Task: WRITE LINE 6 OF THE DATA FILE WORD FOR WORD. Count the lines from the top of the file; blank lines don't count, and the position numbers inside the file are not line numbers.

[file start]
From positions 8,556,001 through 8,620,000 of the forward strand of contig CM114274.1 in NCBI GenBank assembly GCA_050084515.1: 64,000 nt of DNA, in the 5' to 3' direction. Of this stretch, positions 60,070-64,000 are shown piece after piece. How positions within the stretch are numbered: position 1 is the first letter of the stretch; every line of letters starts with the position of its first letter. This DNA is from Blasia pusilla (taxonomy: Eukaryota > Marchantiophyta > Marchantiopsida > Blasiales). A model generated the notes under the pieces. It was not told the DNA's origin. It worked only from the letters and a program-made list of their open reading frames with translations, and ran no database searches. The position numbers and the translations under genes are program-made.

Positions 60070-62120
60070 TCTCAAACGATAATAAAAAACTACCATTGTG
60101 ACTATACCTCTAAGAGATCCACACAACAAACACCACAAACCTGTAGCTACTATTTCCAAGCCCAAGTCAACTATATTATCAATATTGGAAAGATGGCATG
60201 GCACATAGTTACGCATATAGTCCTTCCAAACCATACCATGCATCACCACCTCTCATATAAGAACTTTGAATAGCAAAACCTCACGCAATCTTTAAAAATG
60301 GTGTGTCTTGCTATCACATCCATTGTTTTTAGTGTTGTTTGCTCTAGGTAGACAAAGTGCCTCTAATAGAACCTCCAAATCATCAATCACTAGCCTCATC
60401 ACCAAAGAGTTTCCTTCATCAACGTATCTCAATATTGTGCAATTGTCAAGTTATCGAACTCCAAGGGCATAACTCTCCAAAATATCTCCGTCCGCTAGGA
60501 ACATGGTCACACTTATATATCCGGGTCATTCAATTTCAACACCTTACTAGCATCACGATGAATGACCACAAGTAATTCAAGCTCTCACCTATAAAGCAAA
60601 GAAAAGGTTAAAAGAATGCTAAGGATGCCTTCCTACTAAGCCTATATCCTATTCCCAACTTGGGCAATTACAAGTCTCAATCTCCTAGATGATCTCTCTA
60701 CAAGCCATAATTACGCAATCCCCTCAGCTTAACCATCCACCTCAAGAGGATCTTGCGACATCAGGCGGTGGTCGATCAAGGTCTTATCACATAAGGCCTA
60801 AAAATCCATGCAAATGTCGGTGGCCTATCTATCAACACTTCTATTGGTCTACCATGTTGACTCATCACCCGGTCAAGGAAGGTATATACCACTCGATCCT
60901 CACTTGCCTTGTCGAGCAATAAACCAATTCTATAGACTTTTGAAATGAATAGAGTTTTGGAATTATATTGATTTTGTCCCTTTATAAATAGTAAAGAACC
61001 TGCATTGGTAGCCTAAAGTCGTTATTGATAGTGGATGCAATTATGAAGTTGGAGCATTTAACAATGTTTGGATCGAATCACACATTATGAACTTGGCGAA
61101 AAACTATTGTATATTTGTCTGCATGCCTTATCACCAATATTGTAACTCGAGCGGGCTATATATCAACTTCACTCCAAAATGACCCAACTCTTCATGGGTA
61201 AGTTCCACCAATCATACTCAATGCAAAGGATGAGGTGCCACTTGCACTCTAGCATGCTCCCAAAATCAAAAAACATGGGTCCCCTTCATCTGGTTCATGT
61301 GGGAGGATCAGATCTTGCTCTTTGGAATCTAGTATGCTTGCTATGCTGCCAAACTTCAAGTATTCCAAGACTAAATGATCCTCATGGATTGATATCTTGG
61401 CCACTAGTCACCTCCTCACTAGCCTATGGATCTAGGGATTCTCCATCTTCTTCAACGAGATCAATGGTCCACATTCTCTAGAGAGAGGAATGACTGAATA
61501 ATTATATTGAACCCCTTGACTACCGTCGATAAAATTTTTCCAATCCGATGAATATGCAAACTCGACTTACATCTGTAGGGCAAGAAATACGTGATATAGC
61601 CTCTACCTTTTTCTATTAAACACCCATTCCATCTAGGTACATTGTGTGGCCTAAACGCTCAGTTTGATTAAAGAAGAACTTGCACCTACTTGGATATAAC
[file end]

60301 GTGTGTCTTGCTATCACATCCATTGTTTTTAGTGTTGTTTGCTCTAGGTAGACAAAGTGCCTCTAATAGAACCTCCAAATCATCAATCACTAGCCTCATC